For those of us of a certain age — 50 and above — the fatal shootings in Tuscon, Ariz., Saturday brought back unpleasant memories.
I was in kindergarten in Brookings on Nov. 22, 1963, when President Kennedy was shot. I was 9 years old and living on our family farm when both Martin Luther King Jr. and Bobby Kennedy were killed in 1968. RFK had just won both the South Dakota and California primaries the night he was shot.
In 1972, I was walking to the house after getting off the bus when our mom told us that George Wallace had been shot. And I well remember the two attempts on President Ford in September 1975.
The shooting of President Reagan days after he took office in 1981 added to the perception that Americans all too often decide things by the bullet and not the ballot.
That rash of shootings slowed, thankfully.
But the crazed attack at a Tuscon grocery store parking lot Saturday morning was a chilling reminder of those tragic days. Rep. Giffords is still battling for her life but six others are dead and 13 others were wounded.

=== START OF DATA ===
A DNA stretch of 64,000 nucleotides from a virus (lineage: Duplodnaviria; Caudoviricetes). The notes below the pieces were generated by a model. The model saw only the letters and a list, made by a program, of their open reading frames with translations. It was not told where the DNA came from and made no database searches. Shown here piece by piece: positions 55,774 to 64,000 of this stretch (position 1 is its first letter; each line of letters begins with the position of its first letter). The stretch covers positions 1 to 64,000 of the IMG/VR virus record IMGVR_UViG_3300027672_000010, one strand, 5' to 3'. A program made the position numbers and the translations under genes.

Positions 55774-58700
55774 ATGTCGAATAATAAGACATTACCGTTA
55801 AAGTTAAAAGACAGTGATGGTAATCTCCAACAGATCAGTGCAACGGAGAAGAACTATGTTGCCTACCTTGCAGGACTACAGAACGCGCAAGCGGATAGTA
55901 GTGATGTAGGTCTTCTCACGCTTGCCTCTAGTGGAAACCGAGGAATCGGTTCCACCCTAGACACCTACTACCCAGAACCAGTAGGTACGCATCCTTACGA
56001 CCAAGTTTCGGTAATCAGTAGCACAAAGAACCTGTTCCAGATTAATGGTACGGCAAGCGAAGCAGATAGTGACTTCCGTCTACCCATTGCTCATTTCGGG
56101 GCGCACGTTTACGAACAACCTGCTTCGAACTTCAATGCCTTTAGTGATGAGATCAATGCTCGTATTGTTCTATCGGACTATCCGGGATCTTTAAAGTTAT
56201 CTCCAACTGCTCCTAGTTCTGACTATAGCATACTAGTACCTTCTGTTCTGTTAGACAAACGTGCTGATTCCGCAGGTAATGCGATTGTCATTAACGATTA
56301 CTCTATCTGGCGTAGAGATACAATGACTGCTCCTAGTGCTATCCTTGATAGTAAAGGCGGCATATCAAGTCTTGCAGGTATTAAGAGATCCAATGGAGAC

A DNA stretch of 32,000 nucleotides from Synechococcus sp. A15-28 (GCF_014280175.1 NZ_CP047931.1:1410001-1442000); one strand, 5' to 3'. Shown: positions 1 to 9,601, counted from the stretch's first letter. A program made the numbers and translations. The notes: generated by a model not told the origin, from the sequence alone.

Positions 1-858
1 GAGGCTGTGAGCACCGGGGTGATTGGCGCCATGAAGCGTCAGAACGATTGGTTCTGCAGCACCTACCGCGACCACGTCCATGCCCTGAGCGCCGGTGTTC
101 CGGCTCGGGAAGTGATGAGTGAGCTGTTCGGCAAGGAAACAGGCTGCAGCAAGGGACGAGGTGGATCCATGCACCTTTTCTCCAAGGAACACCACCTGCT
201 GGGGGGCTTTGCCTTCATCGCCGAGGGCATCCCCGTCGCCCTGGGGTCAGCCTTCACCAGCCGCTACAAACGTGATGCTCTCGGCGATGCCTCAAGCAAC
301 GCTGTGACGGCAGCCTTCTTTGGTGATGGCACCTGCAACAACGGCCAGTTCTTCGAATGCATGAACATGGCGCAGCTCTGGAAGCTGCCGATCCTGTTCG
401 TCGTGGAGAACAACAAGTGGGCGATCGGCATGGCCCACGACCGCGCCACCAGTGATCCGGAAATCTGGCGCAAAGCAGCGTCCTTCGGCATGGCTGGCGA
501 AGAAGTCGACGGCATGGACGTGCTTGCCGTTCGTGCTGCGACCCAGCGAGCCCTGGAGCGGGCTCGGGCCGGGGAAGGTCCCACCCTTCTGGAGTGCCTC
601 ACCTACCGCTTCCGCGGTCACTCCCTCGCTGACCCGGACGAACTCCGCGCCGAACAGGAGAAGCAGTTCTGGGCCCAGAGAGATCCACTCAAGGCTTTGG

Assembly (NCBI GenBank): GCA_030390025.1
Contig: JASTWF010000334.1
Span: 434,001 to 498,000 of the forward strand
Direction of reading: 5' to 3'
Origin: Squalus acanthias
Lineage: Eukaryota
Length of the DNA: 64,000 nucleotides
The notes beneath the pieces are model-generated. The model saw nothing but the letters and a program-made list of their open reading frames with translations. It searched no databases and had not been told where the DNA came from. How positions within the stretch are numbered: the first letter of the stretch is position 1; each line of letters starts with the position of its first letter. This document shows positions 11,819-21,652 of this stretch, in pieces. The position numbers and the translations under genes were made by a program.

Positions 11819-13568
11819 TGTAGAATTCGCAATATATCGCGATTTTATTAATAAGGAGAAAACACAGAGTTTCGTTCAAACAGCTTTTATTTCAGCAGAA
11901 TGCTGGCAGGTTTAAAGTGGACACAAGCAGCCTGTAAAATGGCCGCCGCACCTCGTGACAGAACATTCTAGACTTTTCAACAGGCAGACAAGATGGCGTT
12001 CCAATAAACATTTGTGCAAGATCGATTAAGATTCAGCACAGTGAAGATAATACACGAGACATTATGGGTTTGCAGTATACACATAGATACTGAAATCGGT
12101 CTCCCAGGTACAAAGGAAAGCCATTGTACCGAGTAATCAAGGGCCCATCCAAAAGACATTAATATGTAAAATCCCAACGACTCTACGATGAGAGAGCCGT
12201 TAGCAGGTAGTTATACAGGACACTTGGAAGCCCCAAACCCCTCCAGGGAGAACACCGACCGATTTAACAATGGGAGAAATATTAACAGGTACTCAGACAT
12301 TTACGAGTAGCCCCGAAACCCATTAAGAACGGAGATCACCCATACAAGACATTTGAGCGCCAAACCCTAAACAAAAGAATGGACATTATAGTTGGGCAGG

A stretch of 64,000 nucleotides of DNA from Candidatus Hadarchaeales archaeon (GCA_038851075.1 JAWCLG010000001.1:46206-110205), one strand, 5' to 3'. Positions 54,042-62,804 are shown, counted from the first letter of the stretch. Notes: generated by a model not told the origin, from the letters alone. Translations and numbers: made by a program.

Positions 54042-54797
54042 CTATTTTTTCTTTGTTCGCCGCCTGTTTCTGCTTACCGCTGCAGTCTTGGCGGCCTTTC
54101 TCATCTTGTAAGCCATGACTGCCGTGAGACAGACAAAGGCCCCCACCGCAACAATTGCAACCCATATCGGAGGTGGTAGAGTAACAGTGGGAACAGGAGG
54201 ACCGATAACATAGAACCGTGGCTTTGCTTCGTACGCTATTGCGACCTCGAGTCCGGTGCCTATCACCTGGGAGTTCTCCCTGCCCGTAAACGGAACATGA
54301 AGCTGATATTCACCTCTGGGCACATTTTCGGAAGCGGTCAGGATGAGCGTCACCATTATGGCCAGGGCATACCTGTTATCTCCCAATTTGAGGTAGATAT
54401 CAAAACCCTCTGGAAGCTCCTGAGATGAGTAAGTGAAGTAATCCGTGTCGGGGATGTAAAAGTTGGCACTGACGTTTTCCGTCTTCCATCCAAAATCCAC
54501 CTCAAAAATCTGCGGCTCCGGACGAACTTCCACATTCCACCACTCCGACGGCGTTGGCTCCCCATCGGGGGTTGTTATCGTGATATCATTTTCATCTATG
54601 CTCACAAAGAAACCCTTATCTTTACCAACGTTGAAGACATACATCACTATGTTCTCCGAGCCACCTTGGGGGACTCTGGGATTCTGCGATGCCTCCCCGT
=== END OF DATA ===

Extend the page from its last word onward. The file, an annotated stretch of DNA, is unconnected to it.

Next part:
In South Dakota, our senators, representatives, governors and other officials are very accessible. We see them at events they organize and they also try to maintain a semblance of a personal life, attending ballgames and going out to eat in public places. Will that be reduced as they deal with the fear of another insane person with a gun?
Have our officials been too trusting? Do they need increased security? Or are they perfectly safe in our state, where guns are common but shootings relatively rare?